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Background: Magnetic resonance imaging (MRI) is the technique that demonstrated the highest sensitivity and specificity in the early diagnosis of osteonecrosis. It allows detecting initial typical signal intensity alterations of the bone marrow when other examinations showed nonspecific findings or even no alterations at all. The aim of this study is to assess the role of magnetic resonance imaging in detection and monitoring osteonecrotic lesions in pediatric patient with acute lymphoblastic leukemia after chemotherapy.
Materials and Methods: This prospective study was performed on 30 pediatric patients ranged from 4 to 18 years with acute lymphoblastic leukemia on chemotherapy or after 3months from ending chemotherapy with symptoms suspicious for osteonecrosis (i.e., articular pain). All patients were explained about the procedure to be done. MRI study of whole lower limbs was done for all patients.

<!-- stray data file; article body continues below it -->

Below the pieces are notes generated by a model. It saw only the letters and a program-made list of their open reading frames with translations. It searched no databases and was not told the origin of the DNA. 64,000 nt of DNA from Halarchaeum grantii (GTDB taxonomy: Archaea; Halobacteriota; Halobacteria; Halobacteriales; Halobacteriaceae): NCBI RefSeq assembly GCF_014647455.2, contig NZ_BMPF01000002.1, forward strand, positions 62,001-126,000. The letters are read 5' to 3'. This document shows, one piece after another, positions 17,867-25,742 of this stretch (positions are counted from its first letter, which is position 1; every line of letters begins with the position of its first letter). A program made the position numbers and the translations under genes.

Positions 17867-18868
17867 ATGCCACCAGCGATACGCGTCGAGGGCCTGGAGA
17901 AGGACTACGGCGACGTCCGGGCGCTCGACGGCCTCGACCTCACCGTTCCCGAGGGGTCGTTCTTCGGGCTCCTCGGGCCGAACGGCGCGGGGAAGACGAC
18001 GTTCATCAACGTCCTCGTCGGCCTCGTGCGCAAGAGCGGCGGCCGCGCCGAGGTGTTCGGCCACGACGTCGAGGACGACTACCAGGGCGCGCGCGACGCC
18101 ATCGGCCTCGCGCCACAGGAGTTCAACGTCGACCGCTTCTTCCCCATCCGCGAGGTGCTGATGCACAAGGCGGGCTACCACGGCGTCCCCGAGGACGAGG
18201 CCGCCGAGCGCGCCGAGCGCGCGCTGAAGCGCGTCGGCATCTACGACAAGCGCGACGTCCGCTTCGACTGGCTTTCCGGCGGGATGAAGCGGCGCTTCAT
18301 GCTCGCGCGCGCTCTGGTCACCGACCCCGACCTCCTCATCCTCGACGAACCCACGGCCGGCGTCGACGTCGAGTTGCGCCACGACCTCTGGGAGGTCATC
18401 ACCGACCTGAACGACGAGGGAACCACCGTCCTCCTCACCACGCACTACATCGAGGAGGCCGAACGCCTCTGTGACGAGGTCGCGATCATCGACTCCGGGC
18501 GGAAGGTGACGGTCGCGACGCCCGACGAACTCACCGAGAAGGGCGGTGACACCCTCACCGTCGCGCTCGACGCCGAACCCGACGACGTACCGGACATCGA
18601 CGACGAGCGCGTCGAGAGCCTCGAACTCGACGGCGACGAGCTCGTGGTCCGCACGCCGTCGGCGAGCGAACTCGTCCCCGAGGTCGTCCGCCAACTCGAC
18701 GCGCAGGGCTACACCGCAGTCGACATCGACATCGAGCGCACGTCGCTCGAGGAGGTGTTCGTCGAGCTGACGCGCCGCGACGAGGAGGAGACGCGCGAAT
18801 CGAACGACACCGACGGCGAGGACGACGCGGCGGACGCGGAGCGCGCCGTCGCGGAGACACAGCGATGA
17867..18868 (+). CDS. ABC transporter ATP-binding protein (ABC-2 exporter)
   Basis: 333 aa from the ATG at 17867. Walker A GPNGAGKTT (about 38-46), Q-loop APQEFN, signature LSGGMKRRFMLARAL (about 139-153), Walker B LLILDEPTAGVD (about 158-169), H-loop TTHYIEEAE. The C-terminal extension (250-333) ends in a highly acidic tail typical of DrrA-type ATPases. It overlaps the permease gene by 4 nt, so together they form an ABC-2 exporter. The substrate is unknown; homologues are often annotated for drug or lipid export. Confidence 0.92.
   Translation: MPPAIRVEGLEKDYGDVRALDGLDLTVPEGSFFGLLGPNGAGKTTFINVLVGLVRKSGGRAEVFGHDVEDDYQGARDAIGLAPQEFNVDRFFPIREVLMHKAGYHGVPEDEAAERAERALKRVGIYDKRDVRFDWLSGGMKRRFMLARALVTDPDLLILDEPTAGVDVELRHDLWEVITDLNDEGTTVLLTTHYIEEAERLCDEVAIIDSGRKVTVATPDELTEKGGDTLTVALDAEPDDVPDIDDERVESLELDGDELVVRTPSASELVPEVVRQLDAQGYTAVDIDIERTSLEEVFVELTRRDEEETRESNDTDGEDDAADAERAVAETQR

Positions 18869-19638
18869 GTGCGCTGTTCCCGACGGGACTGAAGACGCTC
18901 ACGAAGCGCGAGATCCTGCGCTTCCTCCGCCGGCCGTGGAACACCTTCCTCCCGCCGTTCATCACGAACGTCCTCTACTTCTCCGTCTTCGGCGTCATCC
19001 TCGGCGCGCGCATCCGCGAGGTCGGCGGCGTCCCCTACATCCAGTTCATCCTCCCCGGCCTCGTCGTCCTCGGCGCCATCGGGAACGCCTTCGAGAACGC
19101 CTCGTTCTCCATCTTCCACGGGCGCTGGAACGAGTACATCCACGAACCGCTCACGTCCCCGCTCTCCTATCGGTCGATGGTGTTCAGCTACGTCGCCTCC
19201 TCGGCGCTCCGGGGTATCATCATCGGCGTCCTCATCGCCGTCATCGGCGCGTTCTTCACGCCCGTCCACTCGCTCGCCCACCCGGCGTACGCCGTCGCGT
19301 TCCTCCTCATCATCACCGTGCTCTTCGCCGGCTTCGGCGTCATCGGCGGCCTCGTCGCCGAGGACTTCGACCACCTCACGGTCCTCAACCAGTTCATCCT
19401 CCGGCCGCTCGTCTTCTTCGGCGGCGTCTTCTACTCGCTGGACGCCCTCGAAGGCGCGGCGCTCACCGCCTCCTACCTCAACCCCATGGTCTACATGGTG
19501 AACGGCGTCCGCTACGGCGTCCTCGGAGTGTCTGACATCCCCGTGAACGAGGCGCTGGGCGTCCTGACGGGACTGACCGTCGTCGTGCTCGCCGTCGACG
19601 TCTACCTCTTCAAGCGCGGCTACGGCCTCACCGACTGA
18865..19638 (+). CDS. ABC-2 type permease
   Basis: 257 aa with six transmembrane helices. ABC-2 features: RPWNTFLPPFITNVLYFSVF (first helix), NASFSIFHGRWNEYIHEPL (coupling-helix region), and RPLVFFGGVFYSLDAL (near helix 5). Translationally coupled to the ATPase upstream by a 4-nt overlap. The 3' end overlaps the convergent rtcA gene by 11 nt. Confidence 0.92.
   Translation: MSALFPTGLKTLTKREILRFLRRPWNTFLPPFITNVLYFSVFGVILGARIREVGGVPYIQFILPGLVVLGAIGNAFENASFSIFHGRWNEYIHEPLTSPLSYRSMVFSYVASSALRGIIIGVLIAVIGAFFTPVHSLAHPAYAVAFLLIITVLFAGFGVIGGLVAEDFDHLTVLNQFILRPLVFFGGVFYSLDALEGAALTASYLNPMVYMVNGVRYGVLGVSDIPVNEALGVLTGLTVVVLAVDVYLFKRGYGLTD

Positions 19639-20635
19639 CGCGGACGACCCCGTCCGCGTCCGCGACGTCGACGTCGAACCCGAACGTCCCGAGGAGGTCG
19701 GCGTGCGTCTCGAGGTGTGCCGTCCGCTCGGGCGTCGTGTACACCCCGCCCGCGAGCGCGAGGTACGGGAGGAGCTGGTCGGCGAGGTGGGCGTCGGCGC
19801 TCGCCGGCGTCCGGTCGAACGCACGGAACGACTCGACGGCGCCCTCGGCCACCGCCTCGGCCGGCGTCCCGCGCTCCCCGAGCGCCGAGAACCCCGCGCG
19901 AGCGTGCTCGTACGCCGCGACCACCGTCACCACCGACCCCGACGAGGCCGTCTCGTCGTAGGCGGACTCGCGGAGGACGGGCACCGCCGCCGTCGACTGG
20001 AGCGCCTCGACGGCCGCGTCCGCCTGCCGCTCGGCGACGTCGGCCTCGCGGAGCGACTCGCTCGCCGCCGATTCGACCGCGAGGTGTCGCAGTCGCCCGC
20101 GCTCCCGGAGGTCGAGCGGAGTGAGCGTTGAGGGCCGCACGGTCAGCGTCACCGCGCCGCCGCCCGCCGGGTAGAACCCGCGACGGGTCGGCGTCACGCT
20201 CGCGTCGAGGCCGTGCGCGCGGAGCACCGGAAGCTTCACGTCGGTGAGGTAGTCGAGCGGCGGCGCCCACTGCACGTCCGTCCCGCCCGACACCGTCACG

Results: In the present study all patients were symptomatic. 24\30 patients (80%) had hip pain, 25\30 patients (83.3%) had knee pain and 8\30 patients (26.7%) had limping. We reported that knee pain was the most common complaint representing 83.3% of patients. 11\30 patients (36.7%) had no MRI findings. 19\30 patients (63.3%) had different positive findings; 4 patients (13.3%) had non -articular osteonecrosis (ON) only with no joint involvement (bone infarction), 2 patients (6.7%) had avascular necrosis of femoral head epiphysis without bone infarction and 13 patients (43.3%) had combined bone infarction and avascular necrosis with Joint involvement. Follow up by MRI was done for all patients (30 patients), 27 patients showed no change in MRI findings, one patient progressed from avascular necrosis of the femoral head epiphysis without deformity to avascular necrosis of the femoral head epiphysis with deformity. The other two patient showed regressive course.
Conclusion: We concluded that MRI study is mandatory for early detection and monitoring of lower limb osteonecrosis in pediatric patients with acute lymphoblastic leukemia under or after chemotherapy. The radiologist and clinician must do MRI lower limbs routinely and follow up MRI after 4-6 months to first MRI due to some patients had regressive or progressive findings.
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